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rough pot bottoms

updated thu 31 jul 97


Stuart Altmann on fri 18 jul 97

Joseph Herbert suggested one source of rough pot bottoms: "gunk," picked up
from drying or kiln shelves or from runny glazes. For those who work with
stoneware, I believe a much more common source is differential shrinkage of
clay ingredients. In particular, grogs, which are added to almost all
stoneware clays, are made of crushed clay that has been previously fired, at
least to bisque temperature. This means that the grog particles have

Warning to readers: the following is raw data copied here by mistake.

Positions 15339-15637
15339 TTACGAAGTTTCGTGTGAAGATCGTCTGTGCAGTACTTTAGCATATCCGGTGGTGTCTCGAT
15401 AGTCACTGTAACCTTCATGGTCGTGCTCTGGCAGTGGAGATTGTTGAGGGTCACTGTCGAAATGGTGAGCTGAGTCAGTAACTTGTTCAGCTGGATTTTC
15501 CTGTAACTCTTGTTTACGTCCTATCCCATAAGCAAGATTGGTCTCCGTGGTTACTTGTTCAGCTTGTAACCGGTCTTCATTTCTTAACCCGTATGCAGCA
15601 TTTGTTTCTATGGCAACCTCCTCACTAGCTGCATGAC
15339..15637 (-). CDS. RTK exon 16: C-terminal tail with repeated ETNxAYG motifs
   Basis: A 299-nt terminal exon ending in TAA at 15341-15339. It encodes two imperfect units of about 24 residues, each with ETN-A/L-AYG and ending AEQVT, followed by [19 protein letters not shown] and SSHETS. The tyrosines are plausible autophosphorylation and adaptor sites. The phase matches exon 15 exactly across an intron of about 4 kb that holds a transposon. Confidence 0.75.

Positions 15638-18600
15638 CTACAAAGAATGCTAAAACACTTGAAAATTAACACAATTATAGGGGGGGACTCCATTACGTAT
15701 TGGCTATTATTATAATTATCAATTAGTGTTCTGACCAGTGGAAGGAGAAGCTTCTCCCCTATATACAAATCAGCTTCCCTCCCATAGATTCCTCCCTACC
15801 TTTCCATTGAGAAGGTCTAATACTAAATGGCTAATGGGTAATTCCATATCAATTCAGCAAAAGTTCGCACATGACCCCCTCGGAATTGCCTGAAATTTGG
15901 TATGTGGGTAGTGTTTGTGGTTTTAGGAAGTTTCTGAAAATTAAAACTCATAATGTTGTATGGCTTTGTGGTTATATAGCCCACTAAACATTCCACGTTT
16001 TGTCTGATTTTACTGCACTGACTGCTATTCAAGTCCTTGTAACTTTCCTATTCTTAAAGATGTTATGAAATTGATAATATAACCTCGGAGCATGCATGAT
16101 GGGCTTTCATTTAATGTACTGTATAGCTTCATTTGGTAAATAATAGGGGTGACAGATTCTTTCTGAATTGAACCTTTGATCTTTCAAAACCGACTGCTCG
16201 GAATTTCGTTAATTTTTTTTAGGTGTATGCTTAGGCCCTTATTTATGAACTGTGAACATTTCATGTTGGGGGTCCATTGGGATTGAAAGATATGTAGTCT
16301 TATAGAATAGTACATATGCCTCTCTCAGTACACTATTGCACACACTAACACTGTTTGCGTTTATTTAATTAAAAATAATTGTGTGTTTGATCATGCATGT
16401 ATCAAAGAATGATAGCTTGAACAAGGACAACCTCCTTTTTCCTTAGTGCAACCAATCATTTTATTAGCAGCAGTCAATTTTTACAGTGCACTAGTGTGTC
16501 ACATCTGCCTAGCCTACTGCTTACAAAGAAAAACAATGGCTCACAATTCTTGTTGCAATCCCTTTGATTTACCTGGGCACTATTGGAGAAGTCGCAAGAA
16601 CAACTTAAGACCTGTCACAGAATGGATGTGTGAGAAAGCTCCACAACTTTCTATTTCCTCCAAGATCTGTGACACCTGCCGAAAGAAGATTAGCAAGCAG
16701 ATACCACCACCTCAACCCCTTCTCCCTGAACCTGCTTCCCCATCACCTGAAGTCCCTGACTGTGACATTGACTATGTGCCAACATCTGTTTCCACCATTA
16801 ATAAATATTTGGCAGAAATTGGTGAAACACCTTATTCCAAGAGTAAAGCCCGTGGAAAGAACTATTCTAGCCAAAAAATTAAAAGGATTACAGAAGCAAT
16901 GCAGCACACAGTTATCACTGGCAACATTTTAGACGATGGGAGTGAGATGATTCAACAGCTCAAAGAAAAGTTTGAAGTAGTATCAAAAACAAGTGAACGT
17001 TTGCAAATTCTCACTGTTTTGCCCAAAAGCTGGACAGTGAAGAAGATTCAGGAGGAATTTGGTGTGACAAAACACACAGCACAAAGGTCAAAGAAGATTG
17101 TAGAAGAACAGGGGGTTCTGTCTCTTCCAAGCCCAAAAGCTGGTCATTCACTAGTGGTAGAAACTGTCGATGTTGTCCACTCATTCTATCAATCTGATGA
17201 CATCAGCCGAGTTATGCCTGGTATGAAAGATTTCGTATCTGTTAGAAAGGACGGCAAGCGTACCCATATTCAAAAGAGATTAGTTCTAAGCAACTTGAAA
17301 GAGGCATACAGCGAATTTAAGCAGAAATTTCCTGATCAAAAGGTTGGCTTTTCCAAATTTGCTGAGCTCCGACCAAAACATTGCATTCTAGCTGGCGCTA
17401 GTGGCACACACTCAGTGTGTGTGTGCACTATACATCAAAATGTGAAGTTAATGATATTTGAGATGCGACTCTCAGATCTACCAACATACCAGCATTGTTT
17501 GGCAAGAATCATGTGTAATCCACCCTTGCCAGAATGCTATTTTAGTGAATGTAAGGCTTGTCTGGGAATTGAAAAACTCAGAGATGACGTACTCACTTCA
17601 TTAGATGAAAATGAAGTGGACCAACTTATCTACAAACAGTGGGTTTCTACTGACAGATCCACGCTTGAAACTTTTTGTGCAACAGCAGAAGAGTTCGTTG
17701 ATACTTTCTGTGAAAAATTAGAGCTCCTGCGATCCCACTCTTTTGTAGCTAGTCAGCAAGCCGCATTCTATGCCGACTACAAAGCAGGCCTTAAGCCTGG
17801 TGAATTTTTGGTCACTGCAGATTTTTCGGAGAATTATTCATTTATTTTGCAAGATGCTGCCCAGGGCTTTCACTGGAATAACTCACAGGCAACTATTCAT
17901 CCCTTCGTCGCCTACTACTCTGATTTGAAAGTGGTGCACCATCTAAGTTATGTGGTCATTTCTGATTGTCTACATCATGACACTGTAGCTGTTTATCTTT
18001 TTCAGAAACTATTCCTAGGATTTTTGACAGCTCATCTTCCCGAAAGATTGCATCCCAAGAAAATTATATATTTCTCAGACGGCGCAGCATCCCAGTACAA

already undergone (some of) their fired shrinkage before you use them. So,
when you fire your pots, the matrix of clay in which the grog is imbedded
shrinks more than the grog. And the tiny protrusions in the rough
surface are the color of your grog, not your clay, right? So, no matter
how finely you smooth the bottom of the feet as you trim, they come out of
the kiln rough. I also suspect that fire clay shrinks less than plastic
clays with which it is mixed and may account for some of the roughness.

Stuart Altmann